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The amazement at diversity

The amazement at diversity

A text from the book Colombia, Wild Magic

Author: Francisco Forero Bonell

Photos: Ron Chapple, Soren Jensen et al.

PNN Chiribiquete, North Zone, Rio Ajaju, Department of Caqueta

About 15 thousand years ago, human beings who had crossed the Bering Strait from Asia and had colonized the north of the continent first set foot on this territory called today Colombia, on their way to southern America. We could say that they were primitive beings, but the remains found show signs of civilizations that already knew how to light bonfires, prepare food, hunt and master agriculture. That says something crucial about them: if they planted it was because they had decided to stay. And if they gathered around the fire it was because they were undoubtedly a community and on clear nights they told stories.

Surely, the first ancestors of the Muiscas and the Pijaos, the Tayrona and the Uitoto, the Wayuu and the Panches, among many others, were surprised to see the extensive territory they were occupying as the centuries passed. : a place of lush forests and mighty rivers, of tepuis and cliffs, of seas and snow-capped peaks, of moors where drops of water become a stream and then a torrent, and of a fauna that became sacred because its animals were so many and so varied that soon snakes and jaguars, condors and frogs became part of their cosmogony along with the sun and water.

So those stories told by our first ancestors and the later inhabitants who came face to face with the Spanish had to be the same as today: those of amazement at each dawn dyed red and each sunset dressed in oranges and ochres. Before tapirs, sloths, hummingbirds, blue morpho butterflies, toucans, yellow-eared parrots, poisonous frogs, chigüiros, crabs, spectacled bears and pelicans. In front of ferns, orchids, ceibas, dividivis, wax palms and yarumos. Given the possibility of eating curubas, lulos, soursop, cashews, chontaduros, arazás or feijoas. In the face of so much exuberance. Faced with diversity.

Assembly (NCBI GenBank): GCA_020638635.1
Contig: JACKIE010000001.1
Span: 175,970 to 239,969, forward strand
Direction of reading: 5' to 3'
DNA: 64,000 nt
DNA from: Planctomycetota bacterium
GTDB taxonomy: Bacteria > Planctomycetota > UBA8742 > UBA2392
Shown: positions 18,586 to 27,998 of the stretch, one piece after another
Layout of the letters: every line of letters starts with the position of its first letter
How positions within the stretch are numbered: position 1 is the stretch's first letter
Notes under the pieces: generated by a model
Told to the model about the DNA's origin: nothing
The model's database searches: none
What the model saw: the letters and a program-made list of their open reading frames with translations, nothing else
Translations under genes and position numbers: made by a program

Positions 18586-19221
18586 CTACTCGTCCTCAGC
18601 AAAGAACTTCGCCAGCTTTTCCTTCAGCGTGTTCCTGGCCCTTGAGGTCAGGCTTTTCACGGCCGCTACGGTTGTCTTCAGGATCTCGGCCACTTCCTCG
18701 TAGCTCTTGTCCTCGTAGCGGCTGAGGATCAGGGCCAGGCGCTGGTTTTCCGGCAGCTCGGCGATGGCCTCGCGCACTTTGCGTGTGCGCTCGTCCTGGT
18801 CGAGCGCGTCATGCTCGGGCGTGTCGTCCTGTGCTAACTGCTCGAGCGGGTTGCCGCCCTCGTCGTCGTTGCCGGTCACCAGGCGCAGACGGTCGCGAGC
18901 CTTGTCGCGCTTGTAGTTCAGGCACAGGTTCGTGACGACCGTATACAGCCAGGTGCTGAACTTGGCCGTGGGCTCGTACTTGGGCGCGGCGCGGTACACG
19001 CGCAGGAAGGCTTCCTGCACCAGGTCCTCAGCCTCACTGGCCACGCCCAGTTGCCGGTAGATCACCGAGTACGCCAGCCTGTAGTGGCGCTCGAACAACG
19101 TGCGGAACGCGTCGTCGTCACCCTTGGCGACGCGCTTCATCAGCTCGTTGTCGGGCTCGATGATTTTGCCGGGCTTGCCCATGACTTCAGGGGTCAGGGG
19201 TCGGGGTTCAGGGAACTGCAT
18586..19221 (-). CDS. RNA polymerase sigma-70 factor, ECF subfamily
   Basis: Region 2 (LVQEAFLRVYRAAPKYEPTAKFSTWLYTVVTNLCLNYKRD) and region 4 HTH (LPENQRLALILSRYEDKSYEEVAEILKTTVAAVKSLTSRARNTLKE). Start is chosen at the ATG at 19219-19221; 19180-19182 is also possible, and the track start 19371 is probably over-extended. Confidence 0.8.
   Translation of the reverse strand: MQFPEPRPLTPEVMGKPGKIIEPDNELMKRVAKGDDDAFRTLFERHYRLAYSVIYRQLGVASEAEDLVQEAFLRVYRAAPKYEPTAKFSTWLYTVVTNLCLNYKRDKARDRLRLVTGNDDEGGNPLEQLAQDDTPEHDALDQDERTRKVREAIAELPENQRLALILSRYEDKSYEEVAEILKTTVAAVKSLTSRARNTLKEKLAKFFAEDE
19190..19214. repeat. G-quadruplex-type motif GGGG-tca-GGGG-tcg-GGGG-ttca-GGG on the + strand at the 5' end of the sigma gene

Honey bear, Tamandúa, Hato la Aurora Reserve, Casanare

Although the encounter with the Spanish cracked our territory, it also contributed to a country with such natural wealth being enriched by the contribution of human groups such as Europeans and Africans. But soon the advance of the new settlers began to conflict with the country's biodiversity. Today this biodiversity, which continues to be considered the second most privileged in the world, is more fragile and threatened than ever.

Immersed in our cities and municipalities, the majority of the inhabitants of our nation have lost contact with the wealth of nature. Therefore, appealing to a technological version that recalls those first men who gathered around the fire to tell stories, we wanted to make a film with all the digital tools of the moment, which would bring together Colombians around the history of their own territory, its ecosystems, its geography, its fauna and flora, so that he would learn to love it after knowing it and recognizing himself in it. We already know that you only love what you know.

Rufous-winged hummingbird, Boissonneaua jardini

That was the starting point of Colombia Wild Magic: to show Colombians that biodiversity that the first men found and that grew over the centuries until it became abundant, but that now we could lose. Make known this common treasure for Colombians, which we have inherited and must continue to inherit to future generations. With that idea in mind, we cinematically conceived this kind of first-class trip through the different ecosystems of Colombia. Those of us who were in charge of this production for five years did so to contribute to an urgent cause: to increase the awareness of Colombians about the need to protect our flora and fauna, which have been devastated by the hands of man. Educating and loving are the two justifications that moved us to deliver these images. It has also fueled us with the dream of helping predatory actions stop in all regions of the country.

PNN El Cocuy, Boyacá

In the Serranía de Chiribiquete, a green space with difficult access between Caquetá and Guaviare the size of the forest area of ​​Costa Rica, there are nearly 250 thousand cave paintings stamped on the stones. They are the signs of ancient civilizations that came into contact with nature, took from it only what they needed and left us a message that crosses the centuries: that we will only last as a species if we maintain harmony. That we will only be able to leave traces and greet the following civilizations if we respect all forms of life and if we allow Colombia – this territory where everything fits and everything is possible – to continue maintaining its wild magic.

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